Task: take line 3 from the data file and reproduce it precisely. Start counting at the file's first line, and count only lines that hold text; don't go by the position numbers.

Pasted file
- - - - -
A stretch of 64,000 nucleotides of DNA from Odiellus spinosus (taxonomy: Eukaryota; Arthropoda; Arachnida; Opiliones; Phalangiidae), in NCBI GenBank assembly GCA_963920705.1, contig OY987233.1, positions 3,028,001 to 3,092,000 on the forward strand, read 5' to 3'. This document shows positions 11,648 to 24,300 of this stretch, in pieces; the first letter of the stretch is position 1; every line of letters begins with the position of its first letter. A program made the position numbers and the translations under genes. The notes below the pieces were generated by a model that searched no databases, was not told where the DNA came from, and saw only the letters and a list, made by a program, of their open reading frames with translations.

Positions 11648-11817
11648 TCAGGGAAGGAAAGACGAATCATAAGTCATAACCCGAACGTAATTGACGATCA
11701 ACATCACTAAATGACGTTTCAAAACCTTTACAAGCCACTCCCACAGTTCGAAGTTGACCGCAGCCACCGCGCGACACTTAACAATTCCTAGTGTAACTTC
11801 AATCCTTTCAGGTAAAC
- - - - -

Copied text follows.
11648 TCAGGGAAGGAAAGACGAATCATAAGTCATAACCCGAACGTAATTGACGATCA